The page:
School data reveal positive growth over long term
More students dropped out of Kanawha County high schools last year than in 2012, and fewer students received the Promise Scholarship.
But long-term trends paint a more nuanced picture: 180 fewer students dropped out last year than five years ago - 395 compared to 540 in the 2006-07 school year - and more students were awarded the Promise Scholarship this year than in 2011 - 367 compared to 307.
These figures and more were presented to the county school board Monday as accountability data have been reported from the last academic year. Officials say they'll continue to parse it in the coming weeks and months.
"I think we need to drill down a little bit further," board member Robin Rector said. "I don't want to leave out the fact that we might have some celebrations here, too. Too often we focus on the negative only."
Generally, it's difficult for Kanawha County to compare itself to West Virginia's other county school systems: it's the largest system in the state by a long shot, and a far cry from most of West Virginia's shrinking rural districts.
Still, Kanawha County students outperformed the state average on the Westest 2 - the standardized test that all schoolchildren take annually - in nearly every category.
Kanawha County's proficiency rate was higher than the state's in math and reading for every grade level. In reading, Kanawha County students showed growth over three years in every grade except 4 and 5. In math they showed growth or maintained the same level of proficiency in every grade except 8.
This is the first year the county has worked under West Virginia's new state-developed accountability system, instead of the federal system governed by the federal education law known as No Child Left Behind.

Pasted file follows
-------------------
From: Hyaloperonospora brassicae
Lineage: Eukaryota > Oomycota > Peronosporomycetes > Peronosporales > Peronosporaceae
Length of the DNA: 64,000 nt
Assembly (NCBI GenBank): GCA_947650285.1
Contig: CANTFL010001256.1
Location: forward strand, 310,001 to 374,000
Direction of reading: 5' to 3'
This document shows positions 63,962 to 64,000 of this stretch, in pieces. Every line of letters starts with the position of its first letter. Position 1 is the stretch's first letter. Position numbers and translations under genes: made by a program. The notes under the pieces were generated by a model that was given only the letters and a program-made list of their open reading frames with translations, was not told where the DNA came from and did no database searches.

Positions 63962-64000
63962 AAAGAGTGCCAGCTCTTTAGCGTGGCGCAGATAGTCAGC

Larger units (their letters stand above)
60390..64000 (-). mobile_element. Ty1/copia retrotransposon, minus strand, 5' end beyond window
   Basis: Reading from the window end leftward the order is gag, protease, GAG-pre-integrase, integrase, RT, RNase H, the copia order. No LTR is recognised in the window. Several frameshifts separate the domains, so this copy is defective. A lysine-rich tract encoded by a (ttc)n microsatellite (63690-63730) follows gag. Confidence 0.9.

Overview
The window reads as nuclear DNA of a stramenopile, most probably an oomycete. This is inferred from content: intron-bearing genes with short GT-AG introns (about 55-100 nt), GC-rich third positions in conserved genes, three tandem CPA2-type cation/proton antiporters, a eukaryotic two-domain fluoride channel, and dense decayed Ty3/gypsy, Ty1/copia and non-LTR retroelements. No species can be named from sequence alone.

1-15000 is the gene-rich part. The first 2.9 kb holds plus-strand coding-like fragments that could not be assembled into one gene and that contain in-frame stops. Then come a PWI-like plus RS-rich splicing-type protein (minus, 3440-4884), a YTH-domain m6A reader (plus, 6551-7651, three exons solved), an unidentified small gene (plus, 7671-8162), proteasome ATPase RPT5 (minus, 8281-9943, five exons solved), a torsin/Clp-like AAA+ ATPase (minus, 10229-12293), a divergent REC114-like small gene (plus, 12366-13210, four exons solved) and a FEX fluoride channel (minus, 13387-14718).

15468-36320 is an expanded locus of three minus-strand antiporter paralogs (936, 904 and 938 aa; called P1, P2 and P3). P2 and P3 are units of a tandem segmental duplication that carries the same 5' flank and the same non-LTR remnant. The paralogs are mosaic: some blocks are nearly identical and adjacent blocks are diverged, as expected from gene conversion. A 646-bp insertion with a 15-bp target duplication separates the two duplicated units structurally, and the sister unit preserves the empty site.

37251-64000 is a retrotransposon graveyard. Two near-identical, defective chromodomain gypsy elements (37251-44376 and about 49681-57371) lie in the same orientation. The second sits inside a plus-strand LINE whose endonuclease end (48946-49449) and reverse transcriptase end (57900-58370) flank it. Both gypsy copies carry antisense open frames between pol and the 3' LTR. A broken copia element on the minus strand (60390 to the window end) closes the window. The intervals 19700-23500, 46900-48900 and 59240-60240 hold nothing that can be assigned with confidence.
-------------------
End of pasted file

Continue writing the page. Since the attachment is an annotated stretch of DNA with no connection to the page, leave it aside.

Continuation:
The new system places every school in one of five categories: success, transition, focus, support or priority.
In Kanawha County, 27 schools were named "success schools," the top designation, meaning they met all state benchmarks and made meaningful gains over previous years. Three schools - J.E. Robins, Watts and Mary C. Snow West Side elementary schools - were classified as "priority" schools, meaning they have historically poor performance.
The new assessment system will also let county officials track progress of individual students over the years, a tool Superintendent Ron Deurring said would be of tremendous use as officials try to pinpoint problem areas across the system, and personalize teaching.
"Now we can actually look at individual students and see if they're on pace," he said. "It's going to be really useful."
On the ACT, the college admissions test, Kanawha County students outperformed the state average in every subject this year. The county average was higher than the national average in every subject but math.
The average composite score - the overall test score - for Kanawha County students was 20.9. That's on par with the national average, also 20.9, and higher than the state average of 20.6
Kanawha County had more recipients of the Promise Scholarship, the state-funded college scholarship, than any other school system: Kanawha County graduated 367 scholarship recipients last year, which is equal to $1.7 million for the first year of college.
That scholarship requires a 3.0 GPA and an ACT composite score of 22.
George Washington High School bred the most recipients, with 103 scholarships awarded. Sissonville had the fewest, with 17 students getting the award.
Jon Duffy, director for research, evaluation and assessment for Kanawha County Schools, said that three schools - St. Albans, South Charleston and Herbert Hoover - had the highest number of Promise scholars in the past five years.
"So that's really positive," he said.
Contact writer Shay Maunz at email@example.com or 304-348-4886.